Treating Sunburn

Aug 4, 2022

By Barret Procyshyn, Pharmacist at Dauphin Clinic Pharmacy

Preventing sunburn is key. If you missed last week's article you can find it at However, sometimes sunburns happen for one reason or another. If it does treat it, and let it be a reminder to use the sunscreen and hat the next time you are out in the sun.

Sunburn is a form of radiation damage to the outermost layers of your skin, resulting from an overexposure to ultraviolet (UV) radiation. It's an inflammatory reaction to getting too much ultraviolet radiation from the sun. It can cause reddening, inflammation, and in extreme cases, blistering and peeling. The peeling is a sign that your body is trying to shed its damaged skin cells. Along with pain, sunburn causes general fatigue, itching and nausea. Excessive UV radiation is the leading cause of non-malignant skin tumors.

Special populations, including children, are especially susceptible to sunburn and protective measures should be used to prevent damage. Light skin tone and the use of certain medications may significantly increase the risk of sunburn. Examples of medications we see increase the skin's sensitivity to skin include certain antibiotics and acne medications.

The first part of sunburn treatment process is to avoid further exposure to the sun. Protect sunburned skin with loose clothing when going outside to prevent further damage, while not irritating the sunburn. If you need to be outside with exposed sunburned skin, it must have sunblock on it.

The best treatment for most sunburns is time. Most sunburns heal completely within a few weeks. To treat pain and inflammation cool and moisturize the skin. Take cool baths or showers frequently but avoid hair and skin products which may irritate the skin. Using cool and wet cloths on the sunburned areas may also help with discomfort. Apply a soothing moisturizer which contains aloe vera. While studies have mixed results in the use of aloe vera, there is no harm in its cooling and protective effect.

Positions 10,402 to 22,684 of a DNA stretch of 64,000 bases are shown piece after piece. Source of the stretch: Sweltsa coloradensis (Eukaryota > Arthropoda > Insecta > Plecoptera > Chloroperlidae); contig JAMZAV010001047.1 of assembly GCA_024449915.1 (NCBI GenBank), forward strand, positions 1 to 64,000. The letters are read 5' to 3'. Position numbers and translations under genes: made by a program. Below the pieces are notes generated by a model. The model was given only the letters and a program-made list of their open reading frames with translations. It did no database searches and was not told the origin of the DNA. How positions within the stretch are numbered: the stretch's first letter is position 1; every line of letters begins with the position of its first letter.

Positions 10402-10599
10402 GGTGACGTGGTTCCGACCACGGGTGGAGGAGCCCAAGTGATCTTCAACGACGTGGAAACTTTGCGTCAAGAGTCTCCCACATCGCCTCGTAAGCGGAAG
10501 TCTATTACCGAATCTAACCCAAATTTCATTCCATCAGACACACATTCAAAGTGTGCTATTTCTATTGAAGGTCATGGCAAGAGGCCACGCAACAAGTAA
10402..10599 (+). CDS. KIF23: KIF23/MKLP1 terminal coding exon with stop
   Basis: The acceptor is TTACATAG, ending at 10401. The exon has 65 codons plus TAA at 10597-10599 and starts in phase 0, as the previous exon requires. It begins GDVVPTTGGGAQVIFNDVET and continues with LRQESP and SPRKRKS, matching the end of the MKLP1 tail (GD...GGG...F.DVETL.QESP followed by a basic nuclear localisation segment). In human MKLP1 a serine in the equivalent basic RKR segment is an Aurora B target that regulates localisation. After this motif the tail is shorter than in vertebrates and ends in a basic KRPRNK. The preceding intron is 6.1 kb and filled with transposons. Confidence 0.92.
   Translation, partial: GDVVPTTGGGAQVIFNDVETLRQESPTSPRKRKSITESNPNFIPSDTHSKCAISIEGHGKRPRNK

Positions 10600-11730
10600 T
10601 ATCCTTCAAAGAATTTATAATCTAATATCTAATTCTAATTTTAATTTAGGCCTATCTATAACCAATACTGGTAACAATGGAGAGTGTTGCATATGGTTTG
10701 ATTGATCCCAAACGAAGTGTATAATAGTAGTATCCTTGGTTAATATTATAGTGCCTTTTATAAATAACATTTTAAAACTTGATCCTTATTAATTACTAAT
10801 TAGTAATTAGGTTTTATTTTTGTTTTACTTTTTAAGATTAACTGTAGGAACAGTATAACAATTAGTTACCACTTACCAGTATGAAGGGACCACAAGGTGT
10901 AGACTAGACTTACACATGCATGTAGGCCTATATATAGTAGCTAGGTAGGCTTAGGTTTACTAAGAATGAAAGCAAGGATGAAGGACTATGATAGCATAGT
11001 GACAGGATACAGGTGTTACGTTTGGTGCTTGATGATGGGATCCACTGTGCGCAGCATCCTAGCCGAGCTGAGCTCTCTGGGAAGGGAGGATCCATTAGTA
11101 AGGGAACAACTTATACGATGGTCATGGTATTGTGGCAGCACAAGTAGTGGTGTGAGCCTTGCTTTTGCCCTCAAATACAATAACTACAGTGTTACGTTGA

Using anti-inflammatory medications such as ibuprofen or naproxen can help with pain which reducing the skin's inflammatory response. They may also reduce redness. Tylenol or acetaminophen may help with pain but does not have the anti-inflammatory effect. Topical anesthetics may reduce pain but are not usually recommended. These medications, including lidocaine and benzocaine, may irritate the burned or blistering skin. Topical steroids can be used on intact skin for redness and itching, but their effectiveness in sunburn is questionable and usually not recommended.

A sunburn draws fluid to the skin's surface and away from the rest of the body. Keep hydrated and drink extra water. Aim for at least two litres or fluid per day. You must replace the lost fluids with water, juice, or sports drinks.

Do not pop blisters on a sunburn; let them heal on their own instead. If they burst on their own, wash the area gently with soap and water, apply a topical antibiotic cream or ointment, and cover with a non-stick gauze bandage. Peeling of a sunburned area if a natural process and will begin a few days after the burn. Handle peeling gently. Continue to moisturize; you can use an aloe-vera lotion or gel.

Medical attention is necessary if the sunburn does not appear to respond to treatment. Getting medical help is also required if there are any visual changes or any other neurologic symptoms. This could be a sign of heat related illnesses. Symptoms of a serious sunburn include when the burn has blisters, or the skin looks white or feels numb. Sunburn in children under one year old should also require a doctor's visit.

Stay safe, stay healthy and enjoy the rest of the summer.

The information in this article is intended as a helpful guide only. It is not intended to be used as a substitute for professional advice. If you have any questions about your medications and what is right for you see your doctor, pharmacist, or other health care professional.


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